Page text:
Metropolitan Opera House, New York, NY; May 29, 30(m), 2015
Everything old is…old again.
Well, not quite everything, but Alexei Ratmansky’s new staging of The Sleeping Beauty for American Ballet Theatre is a puzzlement. Many aspects of it are at least interesting, and at best wonderful – and after a second viewing, these predominate. But these same changes, together with others that are more are problematic and a plethora of unfortunate staging and costume choices, sacrifice a contemporary sensibility, as well as a contemporary sense of classical and period style, in favor of a starched, ‘authentic’ one. That is, a lot of it just looks old-fashioned.
A great deal of ink has been spilled discussing Ratmansky’s intent. Reportedly, he wanted to reproduce the ballet as originally choreographed in 1890 by Marius Petipa based on contemporaneous written observations, recalled recollections, and a more extensive notation record than might have been anticipated. But not all of the original could be reconstructed, and whether for that reason or because he felt some changes were necessary, Ratmansky added some ‘additional’ choreography.
Exactly what ‘additional’ means is not clear, but I care less about a production’s pedigree then its intelligent transmittal of the original intent; so that when attending a classical ballet that is not a modification in story-line, time or venue from the standard, I feel as if I’ve seen a reasonably faithful reproduction of the original’s classical style, but not necessarily one preserved in aspic. It’s more important that a production looks and feels alive, and is exciting to watch – and in this production, although there’s a lot for an audience to appreciate, there’s little to get excited about.
Most of the choreography seems to have been modified to one degree or another from other extant versions, with the result being a more stylistically restrained look – particularly for Aurora and Prince Désiré, and the fairy variations in the Prologue. Many of these changes are intriguing, including more intricate and wickedly complex footwork for Aurora, Prince Désiré, and in the Prologue, for the Lilac Fairy. It looks less powerful, but more sophisticated. And along the way, Ratmansky has eliminated some particularly dull dances, provided many more featured role opportunities for soloists and corps dancers, and created a Garland Waltz that is miraculous in its complexity and ingenuity.
But much of the changed ‘new’ (or ‘old’) choreography is almost too subtle to notice, and also tends to look mannered and overly detailed, which converts ‘sophisticated’ to ‘fussy’ (though, to a degree, the level of fussiness depends on the dancer). This makes an already long and somewhat dull ballet feel longer and duller than it really is. And the absence of bravura technical highpoints (not to be confused with acrobatic ‘tricks’) that audiences have come to expect as appropriate, if not essential, classical style, are gone. For example, there are few soaring leaps, pointework has been reduced, and much of whatever speed was present in prior versions has been slowed. Indeed, other than the Rose Adagio (which remains relatively unaltered but for some unfortunate staging changes that reduce opportunities for nuance and texture), the only example of choreography that encourages more than de rigeur audience response occurs in the Grand pas de deux, when Aurora executes two backbends en pointe, one of them unassisted, that are superb examples of simple but sophisticated choreography combined with performance wizardry.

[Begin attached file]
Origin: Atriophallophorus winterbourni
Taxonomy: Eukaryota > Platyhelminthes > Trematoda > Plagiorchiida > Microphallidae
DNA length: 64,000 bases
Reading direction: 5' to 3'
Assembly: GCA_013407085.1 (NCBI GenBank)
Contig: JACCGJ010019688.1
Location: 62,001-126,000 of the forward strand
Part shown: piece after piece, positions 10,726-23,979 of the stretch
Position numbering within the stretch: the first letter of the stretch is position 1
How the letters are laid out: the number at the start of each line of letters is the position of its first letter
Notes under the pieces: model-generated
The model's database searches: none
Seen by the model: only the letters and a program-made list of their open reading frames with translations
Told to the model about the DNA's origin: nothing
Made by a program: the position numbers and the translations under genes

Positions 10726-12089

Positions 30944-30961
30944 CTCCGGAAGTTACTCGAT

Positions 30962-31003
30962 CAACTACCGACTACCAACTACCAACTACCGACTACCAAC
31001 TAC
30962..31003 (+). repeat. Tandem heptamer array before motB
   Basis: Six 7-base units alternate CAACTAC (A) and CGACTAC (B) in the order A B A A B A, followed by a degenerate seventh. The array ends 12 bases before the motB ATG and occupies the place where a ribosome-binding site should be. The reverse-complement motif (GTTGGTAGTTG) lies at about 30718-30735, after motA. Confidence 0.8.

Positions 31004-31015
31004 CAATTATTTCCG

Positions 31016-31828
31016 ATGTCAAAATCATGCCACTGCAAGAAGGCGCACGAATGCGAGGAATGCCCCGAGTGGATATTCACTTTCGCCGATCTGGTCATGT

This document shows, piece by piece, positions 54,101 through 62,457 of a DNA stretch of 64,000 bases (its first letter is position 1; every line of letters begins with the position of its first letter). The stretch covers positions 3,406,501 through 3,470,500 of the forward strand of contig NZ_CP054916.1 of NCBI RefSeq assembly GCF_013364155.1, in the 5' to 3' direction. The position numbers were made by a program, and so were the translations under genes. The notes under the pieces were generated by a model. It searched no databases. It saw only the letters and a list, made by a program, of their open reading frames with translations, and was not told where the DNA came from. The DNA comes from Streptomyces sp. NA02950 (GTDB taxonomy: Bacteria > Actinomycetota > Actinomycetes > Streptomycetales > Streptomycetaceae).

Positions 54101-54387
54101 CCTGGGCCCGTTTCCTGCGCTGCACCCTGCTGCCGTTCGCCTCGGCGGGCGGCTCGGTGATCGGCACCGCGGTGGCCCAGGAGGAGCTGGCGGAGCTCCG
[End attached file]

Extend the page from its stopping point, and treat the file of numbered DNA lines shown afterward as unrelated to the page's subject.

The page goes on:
The staging, though somewhat crisper than in prior versions, doesn’t help. There’s no magic in Carabosse’s entrance and exit in the Prologue (though the essential acting histrionics remain); and instead of his/her minions looking like insects, as in the prior version staged and choreographed, after Petipa, by Kevin McKenzie, Gelsey Kirkland, and Michael Chernov, here they are a few mini-Carabosses (same witch’s face, just tiny), whose main function appears to be to make certain that Carabosse, the big one, doesn’t trip over her costume train, and some not-very-frightening Rats who in a previous life might have been Mice in Ratmansky’s The Nutcracker.
While Act I is fairly standard, that glorious Garland Dance crowds the stage like Times Square on New Year’s Eve, and the four Princes (suitors) are allowed to just wander onto the stage with nothing to do except look sheepish and lost and wait for Aurora to show up (the McKenzie/Kirkland/Chernov version integrates these Princes into the Garland Dance, which was a far superior way to handle their entrance).
Act II is generally staged well and moves expeditiously – though, not surprisingly, there’s no longer the antelope charge (that powerful series of coordinated leaps) by Prince Désiré and his friends at its beginning to invigorate the audience – but it includes the unnecessarily silliness of an arrow magically emerging from a target bulls-eye after Prince Désiré releases the string of his bow.
In Act III, the parade of fairy tale characters seems never-ending, and culminates in a contrived happy ending in which Carabosse is not only a welcome attendant, but is presented as equivalent in importance to the Lilac Fairy – one sister fairy is beautiful and good, the other homely and desperately in need of a competent cosmetician. Maybe Ratmansky has in his sights a new Broadway version of Wicked.
What makes this incarnation of the story look even fussier than the choreography are cosmetic distractions. The ballet should be about the choreography and the performances, but the sets and costumes provide the ballet’s first impression. The scenery by Richard Hudson is glorious – museum quality; and it enhances the action by not competing with it for attention. And the set (and lighting by James F. Ingalls) for Aurora’s hidden forested sleep area is an incalculable improvement over the prior production.